P.S. - don‘t remember the system in the US, but hereover you must drop a 1 € coin into the shopping cart, its fixed with a chain to its next sibling which then releases and sets it free. Its a deposit scheme so you‘ll bring them back from your car to the collection point. Must be the same ?
excellent…i have a small amount of concreting to do, needs good reo
they also make excellent diff rebuilding carts, have one trimmed to accommodate a D44 for rebuild
Their is a houso estate not far from my local shopping centre…they leave the carts abandoned by the roadside…so free recycling!
I believe I’ve mentioned this before, but the left sill on my S3 was constructed out of expanding insulation foam, cut to shape and covered in Bondo. Would not have passed the magnet test, but sounded almost right. Mind you, I bought it on the interweb, unseen.
A refrigerator magnet will fall off a steel panel when placed over a relatively thin application of fill material. It will tell you there’s at least a sixteenth inch of filler over the panel but not if there’s a quarter inch. I prefer a somewhat stronger magnet as you can gauge the thickness of the paint job by how strongly or otherwise it sticks to the panel.
Any high end restoration paint job will have some filler material involved. A little is ok. A lot isn’t. It’s a matter of degree. The problem with bondo is and always has been how very easy it is to lather heavily onto a quickie repair, sand smooth and paint so it looks good for a few years. Until it doesn’t.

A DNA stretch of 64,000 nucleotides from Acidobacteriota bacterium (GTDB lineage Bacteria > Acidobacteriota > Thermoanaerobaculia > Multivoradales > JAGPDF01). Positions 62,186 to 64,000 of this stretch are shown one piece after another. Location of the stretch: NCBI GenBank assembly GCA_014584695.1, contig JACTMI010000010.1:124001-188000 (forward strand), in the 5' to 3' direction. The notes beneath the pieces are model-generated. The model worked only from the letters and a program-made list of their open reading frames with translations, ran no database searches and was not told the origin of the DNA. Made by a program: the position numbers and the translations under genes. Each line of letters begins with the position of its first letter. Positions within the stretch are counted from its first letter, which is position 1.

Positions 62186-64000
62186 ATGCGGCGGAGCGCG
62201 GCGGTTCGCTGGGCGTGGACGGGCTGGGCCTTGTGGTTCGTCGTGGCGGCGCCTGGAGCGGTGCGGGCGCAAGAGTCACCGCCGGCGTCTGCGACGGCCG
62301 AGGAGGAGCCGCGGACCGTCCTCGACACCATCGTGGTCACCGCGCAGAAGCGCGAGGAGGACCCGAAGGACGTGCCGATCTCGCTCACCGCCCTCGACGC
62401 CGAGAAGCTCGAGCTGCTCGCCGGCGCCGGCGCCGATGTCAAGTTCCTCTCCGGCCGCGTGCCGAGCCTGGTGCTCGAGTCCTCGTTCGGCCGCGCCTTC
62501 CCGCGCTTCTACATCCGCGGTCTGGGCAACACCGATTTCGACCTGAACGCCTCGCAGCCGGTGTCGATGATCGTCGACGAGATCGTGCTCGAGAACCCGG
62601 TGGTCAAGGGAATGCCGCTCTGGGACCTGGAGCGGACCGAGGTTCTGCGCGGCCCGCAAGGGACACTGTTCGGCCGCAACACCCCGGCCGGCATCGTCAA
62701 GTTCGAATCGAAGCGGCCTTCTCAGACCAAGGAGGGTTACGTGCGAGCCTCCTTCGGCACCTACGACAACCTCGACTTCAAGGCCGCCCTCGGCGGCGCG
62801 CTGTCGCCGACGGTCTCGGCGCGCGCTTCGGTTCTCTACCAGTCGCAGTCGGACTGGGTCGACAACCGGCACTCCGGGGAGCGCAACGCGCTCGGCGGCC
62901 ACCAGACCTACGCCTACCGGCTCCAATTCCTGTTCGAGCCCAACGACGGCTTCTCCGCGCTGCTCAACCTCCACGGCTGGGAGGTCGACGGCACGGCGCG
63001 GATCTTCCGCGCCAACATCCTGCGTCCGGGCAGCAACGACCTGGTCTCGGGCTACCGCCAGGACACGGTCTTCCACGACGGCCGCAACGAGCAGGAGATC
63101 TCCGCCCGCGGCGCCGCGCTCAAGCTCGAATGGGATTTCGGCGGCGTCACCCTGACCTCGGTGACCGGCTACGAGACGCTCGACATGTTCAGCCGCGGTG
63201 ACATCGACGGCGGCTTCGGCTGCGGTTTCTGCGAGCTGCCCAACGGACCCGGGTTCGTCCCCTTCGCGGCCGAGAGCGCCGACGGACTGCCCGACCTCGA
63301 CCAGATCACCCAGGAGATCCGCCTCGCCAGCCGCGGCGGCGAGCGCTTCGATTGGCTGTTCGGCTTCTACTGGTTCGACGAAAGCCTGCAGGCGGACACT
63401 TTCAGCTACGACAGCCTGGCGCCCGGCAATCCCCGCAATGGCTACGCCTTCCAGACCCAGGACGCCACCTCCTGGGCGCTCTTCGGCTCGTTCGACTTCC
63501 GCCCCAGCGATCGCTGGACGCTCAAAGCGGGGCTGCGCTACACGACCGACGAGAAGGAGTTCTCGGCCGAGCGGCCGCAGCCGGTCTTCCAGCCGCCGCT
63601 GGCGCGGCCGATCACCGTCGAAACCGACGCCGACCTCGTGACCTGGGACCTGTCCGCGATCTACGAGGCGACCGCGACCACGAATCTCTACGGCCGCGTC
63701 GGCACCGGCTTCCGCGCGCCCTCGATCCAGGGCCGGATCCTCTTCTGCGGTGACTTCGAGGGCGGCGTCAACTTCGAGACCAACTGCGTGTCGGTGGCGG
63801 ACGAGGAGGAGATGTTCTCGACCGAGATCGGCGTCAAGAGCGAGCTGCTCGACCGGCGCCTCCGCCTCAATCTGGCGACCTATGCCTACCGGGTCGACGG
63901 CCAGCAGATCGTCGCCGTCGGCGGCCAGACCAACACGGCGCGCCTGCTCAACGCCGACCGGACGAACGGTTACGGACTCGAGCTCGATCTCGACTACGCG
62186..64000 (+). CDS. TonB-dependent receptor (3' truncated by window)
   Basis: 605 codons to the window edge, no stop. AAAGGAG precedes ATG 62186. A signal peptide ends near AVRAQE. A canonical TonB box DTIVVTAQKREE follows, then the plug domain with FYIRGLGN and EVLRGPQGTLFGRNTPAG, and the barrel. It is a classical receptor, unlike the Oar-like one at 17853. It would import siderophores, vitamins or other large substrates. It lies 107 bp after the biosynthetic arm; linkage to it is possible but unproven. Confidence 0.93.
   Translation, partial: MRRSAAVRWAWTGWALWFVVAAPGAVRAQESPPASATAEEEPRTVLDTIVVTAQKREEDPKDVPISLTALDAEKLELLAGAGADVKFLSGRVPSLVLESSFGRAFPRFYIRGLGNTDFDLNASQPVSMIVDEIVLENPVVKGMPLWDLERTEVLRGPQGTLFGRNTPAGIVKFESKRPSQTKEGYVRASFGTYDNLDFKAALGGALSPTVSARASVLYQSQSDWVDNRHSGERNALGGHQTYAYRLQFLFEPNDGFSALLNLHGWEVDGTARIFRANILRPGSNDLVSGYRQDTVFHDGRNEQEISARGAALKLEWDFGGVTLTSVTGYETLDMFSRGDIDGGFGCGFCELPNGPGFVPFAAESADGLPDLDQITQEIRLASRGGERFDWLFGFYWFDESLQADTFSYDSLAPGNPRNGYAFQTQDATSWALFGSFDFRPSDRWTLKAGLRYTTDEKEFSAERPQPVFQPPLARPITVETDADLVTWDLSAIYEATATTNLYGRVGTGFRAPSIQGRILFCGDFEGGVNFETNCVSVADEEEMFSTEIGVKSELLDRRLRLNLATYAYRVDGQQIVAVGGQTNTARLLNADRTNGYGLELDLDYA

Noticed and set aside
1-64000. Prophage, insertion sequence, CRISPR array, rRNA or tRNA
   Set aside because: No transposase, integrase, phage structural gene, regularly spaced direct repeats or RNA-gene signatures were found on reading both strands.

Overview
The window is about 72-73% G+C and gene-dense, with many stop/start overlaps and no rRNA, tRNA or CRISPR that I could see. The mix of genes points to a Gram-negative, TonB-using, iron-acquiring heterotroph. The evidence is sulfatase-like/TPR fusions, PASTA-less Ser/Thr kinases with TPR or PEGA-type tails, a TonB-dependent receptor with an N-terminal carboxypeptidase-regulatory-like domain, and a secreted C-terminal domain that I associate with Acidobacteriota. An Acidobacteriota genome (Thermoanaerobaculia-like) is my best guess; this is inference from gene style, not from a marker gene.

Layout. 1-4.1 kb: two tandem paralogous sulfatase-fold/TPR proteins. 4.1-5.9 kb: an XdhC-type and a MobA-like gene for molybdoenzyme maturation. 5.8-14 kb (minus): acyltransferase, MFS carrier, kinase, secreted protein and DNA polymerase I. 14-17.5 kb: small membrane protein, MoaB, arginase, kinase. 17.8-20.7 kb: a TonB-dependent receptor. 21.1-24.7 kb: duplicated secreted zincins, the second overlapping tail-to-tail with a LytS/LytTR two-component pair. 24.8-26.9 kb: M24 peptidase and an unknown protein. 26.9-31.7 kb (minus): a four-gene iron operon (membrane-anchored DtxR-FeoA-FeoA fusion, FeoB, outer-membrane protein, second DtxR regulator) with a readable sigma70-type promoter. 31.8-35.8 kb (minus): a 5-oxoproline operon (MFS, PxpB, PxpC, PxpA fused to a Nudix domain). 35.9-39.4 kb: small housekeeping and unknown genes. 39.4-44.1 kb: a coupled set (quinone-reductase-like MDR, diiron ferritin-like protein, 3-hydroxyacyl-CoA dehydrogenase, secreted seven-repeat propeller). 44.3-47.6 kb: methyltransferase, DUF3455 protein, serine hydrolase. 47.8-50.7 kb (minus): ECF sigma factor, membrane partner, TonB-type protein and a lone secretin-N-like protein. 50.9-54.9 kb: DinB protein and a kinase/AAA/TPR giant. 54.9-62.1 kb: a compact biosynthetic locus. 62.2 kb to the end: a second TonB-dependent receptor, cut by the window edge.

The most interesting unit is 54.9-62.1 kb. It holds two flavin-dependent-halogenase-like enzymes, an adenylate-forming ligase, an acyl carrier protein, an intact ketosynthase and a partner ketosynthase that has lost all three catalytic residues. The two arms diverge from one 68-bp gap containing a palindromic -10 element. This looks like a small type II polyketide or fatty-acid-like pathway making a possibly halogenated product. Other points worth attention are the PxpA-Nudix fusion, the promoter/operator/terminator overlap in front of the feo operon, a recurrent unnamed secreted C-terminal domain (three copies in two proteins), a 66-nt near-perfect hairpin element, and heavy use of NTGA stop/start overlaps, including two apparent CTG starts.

I guess they figured it would never rust?
Nope. Over here, there’s no deposit system for shopping carts here because that would inhibit the slovenly from taking their cart loaded with their goods to the parking lot and then after unloading them into their car, leaving the cart in the closest unoccupied parking space, perhaps rolling into someone else’s car.
And yet, Ole, you still ended up with one of the most beautiful and well thought out restorations I’ve ever seen. It just shows what a master can accomplish, given enough time (and maybe money?).
Thank you For the kind words Mark. Sure there’s money spent, but my 1600 hours were free. It did put some strain on the marriage but that’s all forgotten now we can enjoy it together
Well, considering there was seemingly the odd bit of ‘spænding’ over the spending - Pam is always very kind and welcoming to your ‘partners in crime’.
Officially - yes. During the restoration I have heard questions about insurance in case of fire and theft
BTW, only I have the password to the spread sheet with all expenses and time spent logged.
I and a buddy went to look at a “rust free” MGB and when I lifted uptake drivers floor mat there was a piece of plywood. I said to my friend, “What do you suppose is under the plywood” to which he replied the driveway, and he was right!
If the word ‘coprolith’ didn’t already exist , you could have invented it for that…
I had to look that up …
coprolith : ( fē’kă-lith ), A hard mass consisting of inspissated feces. Synonym(s): coprolith , stercolith [L. faeces, feces, + G. lithos, stone]
and now I have to look up inspissated